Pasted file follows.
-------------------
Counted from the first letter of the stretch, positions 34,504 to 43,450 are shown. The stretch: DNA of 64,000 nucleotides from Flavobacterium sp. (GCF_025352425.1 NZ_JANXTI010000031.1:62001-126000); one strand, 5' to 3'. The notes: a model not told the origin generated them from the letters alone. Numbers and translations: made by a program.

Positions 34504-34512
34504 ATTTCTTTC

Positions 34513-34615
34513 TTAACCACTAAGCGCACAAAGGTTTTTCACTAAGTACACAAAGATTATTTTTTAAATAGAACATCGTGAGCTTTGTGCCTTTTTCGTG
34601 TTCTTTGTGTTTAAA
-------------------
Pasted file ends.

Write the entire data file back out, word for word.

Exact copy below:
Counted from the first letter of the stretch, positions 34,504 to 43,450 are shown. The stretch: DNA of 64,000 nucleotides from Flavobacterium sp. (GCF_025352425.1 NZ_JANXTI010000031.1:62001-126000); one strand, 5' to 3'. The notes: a model not told the origin generated them from the letters alone. Numbers and translations: made by a program.

Positions 34504-34512
34504 ATTTCTTTC

Positions 34513-34615
34513 TTAACCACTAAGCGCACAAAGGTTTTTCACTAAGTACACAAAGATTATTTTTTAAATAGAACATCGTGAGCTTTGTGCCTTTTTCGTG
34601 TTCTTTGTGTTTAAA